Free Subscription

  • Access 15 free news articles each month


Try one month for $5
  • Unlimited access to news,insights and opinions
  • Quarterly and weekly magazines
  • Independent research reports and forecasts
  • Quarterly webinars with industry experts
  • Q&A with retail leaders
  • Career advice
  • 10% discount on events

Japanese banks unite in cashless-payments service

More than 50 Japanese banks are joining Tokyo bank J-Coin to set up a cashless payment system developed by Mizuho Financial Group, to be launched late next month.

The new service will initially be rolled out to existing account holders at regional banks. Mizuho Bank will initiate the service on March 1, with regional banks to follow after a period of around three weeks.
Around half of Japan’s regional banks are participating in the scheme at a time when the Japanese government is advocating cashless payments in advance of the 2020 Tokyo Olympics and Paralympics.

J-Coin payments will be processed via an app using a QR barcode, a phone number or a Line messenger personal ID number. Unlike the prepaid smart cards commonly used in Japan, J-Coin allows transactions between individuals without the need for dedicated scanning devices at point of sale.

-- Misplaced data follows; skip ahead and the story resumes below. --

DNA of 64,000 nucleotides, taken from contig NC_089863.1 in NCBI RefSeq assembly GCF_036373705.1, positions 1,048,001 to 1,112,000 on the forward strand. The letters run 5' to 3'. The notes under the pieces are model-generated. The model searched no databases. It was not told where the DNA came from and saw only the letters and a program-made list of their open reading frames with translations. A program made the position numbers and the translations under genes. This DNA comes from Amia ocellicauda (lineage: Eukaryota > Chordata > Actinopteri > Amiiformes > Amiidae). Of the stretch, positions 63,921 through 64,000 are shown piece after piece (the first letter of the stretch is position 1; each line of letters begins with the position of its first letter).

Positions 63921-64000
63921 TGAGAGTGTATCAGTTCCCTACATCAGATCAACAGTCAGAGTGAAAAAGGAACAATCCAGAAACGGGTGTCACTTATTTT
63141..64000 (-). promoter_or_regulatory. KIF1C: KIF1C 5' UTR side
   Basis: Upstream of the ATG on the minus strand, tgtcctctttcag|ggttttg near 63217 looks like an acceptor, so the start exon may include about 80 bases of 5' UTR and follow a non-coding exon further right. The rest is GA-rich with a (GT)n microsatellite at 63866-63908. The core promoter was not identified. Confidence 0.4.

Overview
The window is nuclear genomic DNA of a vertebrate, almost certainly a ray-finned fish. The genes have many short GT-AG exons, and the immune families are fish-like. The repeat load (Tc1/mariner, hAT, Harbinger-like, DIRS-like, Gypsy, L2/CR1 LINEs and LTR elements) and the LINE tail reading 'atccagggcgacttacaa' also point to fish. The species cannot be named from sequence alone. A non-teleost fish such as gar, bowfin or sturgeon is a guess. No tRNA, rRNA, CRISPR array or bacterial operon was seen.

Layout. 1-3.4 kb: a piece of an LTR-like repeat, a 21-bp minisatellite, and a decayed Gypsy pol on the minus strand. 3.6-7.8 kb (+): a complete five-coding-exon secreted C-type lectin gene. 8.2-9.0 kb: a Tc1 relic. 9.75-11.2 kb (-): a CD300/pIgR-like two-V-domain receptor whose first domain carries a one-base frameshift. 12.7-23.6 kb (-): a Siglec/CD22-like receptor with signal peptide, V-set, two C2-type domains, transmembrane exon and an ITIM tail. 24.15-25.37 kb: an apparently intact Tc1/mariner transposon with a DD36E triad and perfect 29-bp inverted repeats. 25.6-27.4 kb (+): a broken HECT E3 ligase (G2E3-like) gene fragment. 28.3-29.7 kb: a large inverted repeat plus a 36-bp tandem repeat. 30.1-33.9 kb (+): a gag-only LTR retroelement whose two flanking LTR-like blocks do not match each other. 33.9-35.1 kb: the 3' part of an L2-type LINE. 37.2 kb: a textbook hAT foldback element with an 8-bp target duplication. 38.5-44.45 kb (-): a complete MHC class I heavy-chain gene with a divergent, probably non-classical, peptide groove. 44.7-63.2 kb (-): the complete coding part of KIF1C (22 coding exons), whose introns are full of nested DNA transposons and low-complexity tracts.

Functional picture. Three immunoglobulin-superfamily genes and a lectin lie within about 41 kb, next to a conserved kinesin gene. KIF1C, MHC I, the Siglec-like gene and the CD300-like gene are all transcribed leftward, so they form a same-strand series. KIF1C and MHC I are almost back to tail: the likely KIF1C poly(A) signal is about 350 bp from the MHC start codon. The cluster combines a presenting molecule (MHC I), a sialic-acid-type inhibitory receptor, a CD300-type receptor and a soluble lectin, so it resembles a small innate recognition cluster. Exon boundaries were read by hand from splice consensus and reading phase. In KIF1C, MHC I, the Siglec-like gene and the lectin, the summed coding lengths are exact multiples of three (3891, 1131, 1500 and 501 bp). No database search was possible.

A number of major retailers, including East Japan Railway Co and FamilyMart, have already indicated interest in adopting the system.

Observers have noted that partnerships with international cashless payment providers such as Alipay could see J-Coin become a preferred method of payment among visitors to Japan.

The Japanese government, aiming to double digital payments to 40 per cent of all transactions by 2025, will offer rebates of 2 per cent of convenience-store cashless purchases and 5 per cent of cashless purchases at other small- or medium-sized stores for nine months after its consumption tax is raised from 8 per cent to 10 per cent in October this year.

You have 7 free articles.